Racked is no longer publishing. Thank you to everyone who read our work over the years. The archives will remain available here; for new stories, head over to Vox.com, where our staff is covering consumer culture for The Goods by Vox. You can also see what we’re up to by signing up here.
Some people think the Financial District's Century 21 is a temple of designer discounts. Others believe it's the level of hell that Dante left out. As for veteran fashion writer Mark Ellwood, he sees it as a place to buy an entire wardrobe on the cheap without investing over an hour and a half of your time. Ellwood is currently working on a book about luxury bargains called Discount Nation. This morning, he took a break from research to teach us his Century 21 secrets, which we've laid out below in seven steps.
1) Get there early. Says Ellwood, "Don't come at lunchtime, don't come after work, come before work." The Cortlandt Street location opens at 7:45am on weekdays. At 8am today, it felt like a library.
2) Only visit the store twice a year: Once in early February and once in early August, because that's when the showrooms empty out their samples. Ellwood explains that Century 21 doesn't cherrypick merchandise like other discount stores, and they're known for paying instantly. That makes showrooms want to do business with them, which is why they get the good stuff. (Fair warning: The clothing will be new to Century 21, but isn't always from last season.)
3) Show up three times a week for two weeks. You're not going to get everything you want on your first trip. This sounds insane, but keep in mind that you're only stopping in for 15 minutes. These are targeted missions, people.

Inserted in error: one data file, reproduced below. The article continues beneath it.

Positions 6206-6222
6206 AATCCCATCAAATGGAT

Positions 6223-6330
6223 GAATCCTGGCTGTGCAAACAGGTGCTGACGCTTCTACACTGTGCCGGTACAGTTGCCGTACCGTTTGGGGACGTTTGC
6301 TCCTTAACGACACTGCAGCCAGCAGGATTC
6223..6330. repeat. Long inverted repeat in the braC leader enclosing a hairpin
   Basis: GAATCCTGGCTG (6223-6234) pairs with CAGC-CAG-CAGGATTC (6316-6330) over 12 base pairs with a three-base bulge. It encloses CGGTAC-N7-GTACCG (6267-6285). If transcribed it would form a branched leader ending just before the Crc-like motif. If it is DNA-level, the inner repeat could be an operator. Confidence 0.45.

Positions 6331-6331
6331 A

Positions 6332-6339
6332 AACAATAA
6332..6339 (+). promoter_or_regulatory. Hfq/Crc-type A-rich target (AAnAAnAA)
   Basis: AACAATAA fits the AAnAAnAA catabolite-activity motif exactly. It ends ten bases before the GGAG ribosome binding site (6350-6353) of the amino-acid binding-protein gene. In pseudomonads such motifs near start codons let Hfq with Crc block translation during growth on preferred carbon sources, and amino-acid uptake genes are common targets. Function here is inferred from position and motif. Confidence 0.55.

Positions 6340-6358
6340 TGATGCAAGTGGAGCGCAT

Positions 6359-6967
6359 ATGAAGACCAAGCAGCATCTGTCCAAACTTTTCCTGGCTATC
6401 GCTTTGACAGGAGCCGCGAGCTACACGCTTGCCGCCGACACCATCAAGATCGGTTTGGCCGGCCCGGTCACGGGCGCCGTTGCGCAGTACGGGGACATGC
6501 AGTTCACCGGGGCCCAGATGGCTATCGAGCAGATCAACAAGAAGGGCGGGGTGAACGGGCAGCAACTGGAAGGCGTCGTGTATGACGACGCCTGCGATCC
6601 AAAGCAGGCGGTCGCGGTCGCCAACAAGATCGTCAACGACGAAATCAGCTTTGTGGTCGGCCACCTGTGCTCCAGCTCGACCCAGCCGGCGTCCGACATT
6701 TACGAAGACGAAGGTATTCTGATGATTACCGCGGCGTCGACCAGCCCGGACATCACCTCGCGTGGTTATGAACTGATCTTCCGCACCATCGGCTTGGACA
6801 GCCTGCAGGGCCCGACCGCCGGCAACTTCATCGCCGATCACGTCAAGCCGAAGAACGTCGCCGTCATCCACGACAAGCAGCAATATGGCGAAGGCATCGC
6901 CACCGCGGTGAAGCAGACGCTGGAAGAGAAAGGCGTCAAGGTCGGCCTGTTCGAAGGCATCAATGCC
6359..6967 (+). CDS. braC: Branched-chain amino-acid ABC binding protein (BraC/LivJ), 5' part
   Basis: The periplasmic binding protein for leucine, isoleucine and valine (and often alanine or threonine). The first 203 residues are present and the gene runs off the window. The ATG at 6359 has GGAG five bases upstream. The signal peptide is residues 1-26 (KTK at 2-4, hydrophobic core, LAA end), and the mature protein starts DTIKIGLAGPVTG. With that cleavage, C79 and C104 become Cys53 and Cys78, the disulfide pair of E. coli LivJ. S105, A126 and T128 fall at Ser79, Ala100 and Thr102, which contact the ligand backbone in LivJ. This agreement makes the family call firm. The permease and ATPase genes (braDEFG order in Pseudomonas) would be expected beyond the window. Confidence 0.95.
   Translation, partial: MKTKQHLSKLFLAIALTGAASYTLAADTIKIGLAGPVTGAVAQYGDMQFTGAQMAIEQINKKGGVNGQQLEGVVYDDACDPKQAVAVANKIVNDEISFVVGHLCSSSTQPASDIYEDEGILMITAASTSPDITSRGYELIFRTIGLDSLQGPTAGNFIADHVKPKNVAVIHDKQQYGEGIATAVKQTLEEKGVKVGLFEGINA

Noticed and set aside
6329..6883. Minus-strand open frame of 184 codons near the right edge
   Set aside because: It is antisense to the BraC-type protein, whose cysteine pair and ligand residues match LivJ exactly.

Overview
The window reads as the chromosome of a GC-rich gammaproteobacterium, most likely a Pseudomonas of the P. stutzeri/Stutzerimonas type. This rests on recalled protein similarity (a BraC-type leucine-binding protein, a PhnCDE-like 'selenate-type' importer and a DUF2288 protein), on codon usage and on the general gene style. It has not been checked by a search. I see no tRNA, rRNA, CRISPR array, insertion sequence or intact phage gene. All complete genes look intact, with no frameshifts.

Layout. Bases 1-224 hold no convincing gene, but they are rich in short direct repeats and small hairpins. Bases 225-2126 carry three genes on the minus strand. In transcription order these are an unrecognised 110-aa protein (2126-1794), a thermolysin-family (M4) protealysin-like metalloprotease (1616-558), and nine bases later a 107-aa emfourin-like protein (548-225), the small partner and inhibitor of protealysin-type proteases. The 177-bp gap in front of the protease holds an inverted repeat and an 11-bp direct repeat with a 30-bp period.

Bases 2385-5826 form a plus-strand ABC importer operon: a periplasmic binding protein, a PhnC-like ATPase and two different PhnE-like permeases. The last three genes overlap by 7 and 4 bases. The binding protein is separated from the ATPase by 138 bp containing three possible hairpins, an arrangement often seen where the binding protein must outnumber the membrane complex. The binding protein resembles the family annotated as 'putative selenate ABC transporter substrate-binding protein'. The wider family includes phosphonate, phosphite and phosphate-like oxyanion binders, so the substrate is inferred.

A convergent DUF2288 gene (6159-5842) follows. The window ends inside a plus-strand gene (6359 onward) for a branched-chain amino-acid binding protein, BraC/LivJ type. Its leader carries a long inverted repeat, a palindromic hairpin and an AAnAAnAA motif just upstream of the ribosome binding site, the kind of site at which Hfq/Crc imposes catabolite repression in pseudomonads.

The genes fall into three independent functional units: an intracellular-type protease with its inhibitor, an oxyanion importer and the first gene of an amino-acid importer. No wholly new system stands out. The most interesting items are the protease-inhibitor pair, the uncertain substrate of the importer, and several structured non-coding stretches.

4) About that targeting: Don't browse. "Come armed with a list of the designers you know you like and you know fit you," says Ellwood. (For him, that's Marc Jacobs, John Varvatos, and Nicole Farhi.)
5) Don't bother with the denim or the cheap stuff. Ellwood explains, "You're better off going to H&M or Topshop—it's the same quality and they'll have your size." Also, by skipping everything but the designer merch, you're cutting out half the floor.
6) Never try anything on in-store. See something you like? Buy it in your usual size, one size up, and one size down. This will obviously get expensive, but it's a short-term expense. Give yourself a budget just to be safe.
7) At the end of the three-week shopping period, try on every single piece in your haul. Decide what you want to keep, then take the rest of it back. Ellwood says Century 21 has a laid-back returns policy, as long as they don't think you're trying to scam them. "Tell them, 'I couldn't be bothered to try it on,'" he says. "They won't bat an eyelash." The return process will take more than 15 minutes, but if you go at 8am, it shouldn't last much longer than half an hour, after which you can head into the office knowing that you've successfully gamed the discount-shopping system before most people have even had their morning coffee.
· Century 21 [Official Site]
· @markjellwood [Twitter]